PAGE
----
Under the aegis of the Punjab Irrigation Department, Phase I of the Initial Environmental and Social Impact Assessment report for starting an Inland Water Transport (IWT) system in the middle reaches of River Indus was completed in November 2015. The key objectives of the preliminary study was to ascertain the impact on the environment, ecosystem and social activities along the 480km (approximate) between Attock to Daudkhel, and Daudkhel to Taunsa for re-introducing a formal IWT system to carry passengers and cargo.This assignment is being undertaken in two phases. It is of interest to note that the River Indus and the five rivers of Punjab were busy thoroughfares for passengers and freight in the mid-19th Century prior to the advent and expansion of the rail network that replaced IWT services from 1870’s onward.
This assignment was undertaken by Techno-Consultant International (TCI) of Karachi, to highlight key issues and provide mitigating solutions to meet the requirements of the Government of Punjab (GoP), which in September 2014 established the Inland Water Transport Development Company (IWTDC), a 100 percent owned entity of the provincial government. This initiative was taken by GoP to introduce an alternate mode of transport as over 96 percent of the country’s passenger traffic as well as domestic, international and transit trade iscurrently handled by a fleet of heavily outdated and overloaded road sector. Since the last few years, the services of Pakistan Railways, which was playing a supplementary role as the second mode of transport, has been relegated to a negligible position and it may take several years for it to be revived to have a favourable impact on the country’s logistics sector to support its economy.
The study involved desk review of existing historical information, data and literature that were obtained from different sources including federal and provincial departments and the private sector. This information included past reports relating to Pakistan as well international documents highlighting similar IWT development systems, management of national resources (including water management, wildlife, forests, etc.) and conservation of biodiversity that were in place and being practiced in other parts of the world.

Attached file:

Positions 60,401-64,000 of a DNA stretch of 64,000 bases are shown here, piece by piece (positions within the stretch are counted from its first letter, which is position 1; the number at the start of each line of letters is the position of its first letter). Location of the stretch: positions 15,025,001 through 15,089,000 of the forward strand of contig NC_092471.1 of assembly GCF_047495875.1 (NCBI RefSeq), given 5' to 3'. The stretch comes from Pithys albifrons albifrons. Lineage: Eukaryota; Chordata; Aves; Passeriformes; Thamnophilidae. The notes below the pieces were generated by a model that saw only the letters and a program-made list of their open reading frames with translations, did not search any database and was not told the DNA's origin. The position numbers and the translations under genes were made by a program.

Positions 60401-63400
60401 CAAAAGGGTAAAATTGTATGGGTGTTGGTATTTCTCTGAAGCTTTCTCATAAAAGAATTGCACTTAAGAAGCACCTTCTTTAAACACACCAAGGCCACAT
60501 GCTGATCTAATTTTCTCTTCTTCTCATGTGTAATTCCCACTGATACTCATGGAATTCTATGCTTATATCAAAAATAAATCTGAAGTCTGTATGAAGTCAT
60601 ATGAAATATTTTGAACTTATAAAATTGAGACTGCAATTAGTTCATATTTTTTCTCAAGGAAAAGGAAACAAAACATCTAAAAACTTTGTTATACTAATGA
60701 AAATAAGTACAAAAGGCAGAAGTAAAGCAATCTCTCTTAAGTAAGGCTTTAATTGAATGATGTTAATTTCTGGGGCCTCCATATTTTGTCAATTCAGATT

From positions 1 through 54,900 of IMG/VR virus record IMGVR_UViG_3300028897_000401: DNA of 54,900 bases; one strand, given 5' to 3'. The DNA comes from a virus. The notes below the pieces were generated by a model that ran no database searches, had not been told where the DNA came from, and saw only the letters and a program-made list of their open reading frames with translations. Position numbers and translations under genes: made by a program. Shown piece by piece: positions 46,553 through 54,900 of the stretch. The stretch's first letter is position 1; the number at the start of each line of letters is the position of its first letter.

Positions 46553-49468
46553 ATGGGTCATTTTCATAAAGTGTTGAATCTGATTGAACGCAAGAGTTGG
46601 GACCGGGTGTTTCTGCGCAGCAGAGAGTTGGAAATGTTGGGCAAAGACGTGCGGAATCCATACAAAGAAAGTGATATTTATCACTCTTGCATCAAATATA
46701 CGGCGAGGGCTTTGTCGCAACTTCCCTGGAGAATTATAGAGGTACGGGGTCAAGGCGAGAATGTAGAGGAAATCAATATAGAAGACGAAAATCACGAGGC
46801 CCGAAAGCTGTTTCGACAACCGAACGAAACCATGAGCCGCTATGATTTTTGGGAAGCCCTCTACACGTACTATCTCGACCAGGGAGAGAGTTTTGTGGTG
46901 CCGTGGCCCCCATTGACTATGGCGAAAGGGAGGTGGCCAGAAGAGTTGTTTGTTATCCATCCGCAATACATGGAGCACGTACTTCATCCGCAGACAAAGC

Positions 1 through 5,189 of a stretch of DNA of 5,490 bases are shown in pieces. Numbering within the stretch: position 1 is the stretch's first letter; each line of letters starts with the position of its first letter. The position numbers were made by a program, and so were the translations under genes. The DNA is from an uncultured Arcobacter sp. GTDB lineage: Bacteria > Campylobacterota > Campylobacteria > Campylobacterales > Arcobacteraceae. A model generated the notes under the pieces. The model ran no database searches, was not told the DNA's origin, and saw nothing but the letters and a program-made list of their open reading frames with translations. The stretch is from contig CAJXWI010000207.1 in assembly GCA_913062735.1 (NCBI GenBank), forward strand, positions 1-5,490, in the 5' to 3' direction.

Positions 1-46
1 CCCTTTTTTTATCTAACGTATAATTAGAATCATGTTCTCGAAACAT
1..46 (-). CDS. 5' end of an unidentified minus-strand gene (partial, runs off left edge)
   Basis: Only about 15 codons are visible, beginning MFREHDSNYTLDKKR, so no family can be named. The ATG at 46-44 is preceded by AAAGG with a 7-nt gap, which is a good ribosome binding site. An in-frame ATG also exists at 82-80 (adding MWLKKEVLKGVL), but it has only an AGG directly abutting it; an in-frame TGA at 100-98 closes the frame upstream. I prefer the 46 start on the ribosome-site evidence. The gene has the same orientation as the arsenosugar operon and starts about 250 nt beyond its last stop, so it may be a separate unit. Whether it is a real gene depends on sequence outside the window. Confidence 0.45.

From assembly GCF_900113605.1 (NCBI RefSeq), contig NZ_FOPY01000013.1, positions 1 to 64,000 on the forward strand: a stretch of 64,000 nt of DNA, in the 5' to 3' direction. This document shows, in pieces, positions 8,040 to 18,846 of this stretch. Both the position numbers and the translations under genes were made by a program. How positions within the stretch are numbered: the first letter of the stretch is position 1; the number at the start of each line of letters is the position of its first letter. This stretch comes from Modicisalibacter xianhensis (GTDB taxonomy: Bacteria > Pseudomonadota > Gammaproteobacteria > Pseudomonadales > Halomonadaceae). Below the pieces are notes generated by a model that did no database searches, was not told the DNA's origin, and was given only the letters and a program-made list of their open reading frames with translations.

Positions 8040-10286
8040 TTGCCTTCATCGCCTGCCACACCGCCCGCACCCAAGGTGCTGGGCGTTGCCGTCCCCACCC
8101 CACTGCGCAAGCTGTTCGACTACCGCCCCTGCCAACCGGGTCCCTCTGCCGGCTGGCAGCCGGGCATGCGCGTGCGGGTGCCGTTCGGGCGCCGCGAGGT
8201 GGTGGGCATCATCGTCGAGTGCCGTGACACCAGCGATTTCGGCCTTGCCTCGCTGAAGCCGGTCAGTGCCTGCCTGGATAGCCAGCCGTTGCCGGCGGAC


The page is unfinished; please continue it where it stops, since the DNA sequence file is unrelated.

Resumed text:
The subjects that the study focused on were:
- River Hydrology
- Noise, air and water pollution
- Flora and Fauna
- Dredging and clearing channel for navigation
- Human habitation and existing economic / social activity
- Impact of Project activity on all foregoing sectors
The document also highlighted relevant national regulatory regime (federal and provincial) and international conventions that established guidelines and standards with best global practices to assist in addressing any environmental or socioeconomic concerns that the study would identify.
The key findings of the report are listed below:
- Inland waterways as a means of transportation has been harnessed worldwide in the face of expanding economies as it is considered the preferred alternative not only as a commercial enterprise but also in terms of environmental conservation. The use of fossil fuel is substantially less than what is consumed by motorized road vehicles and diesel-electric locomotives. Similarly, noise and air pollution is comparatively less when traffic on inland waterways is compared with the other two overland modes of transport.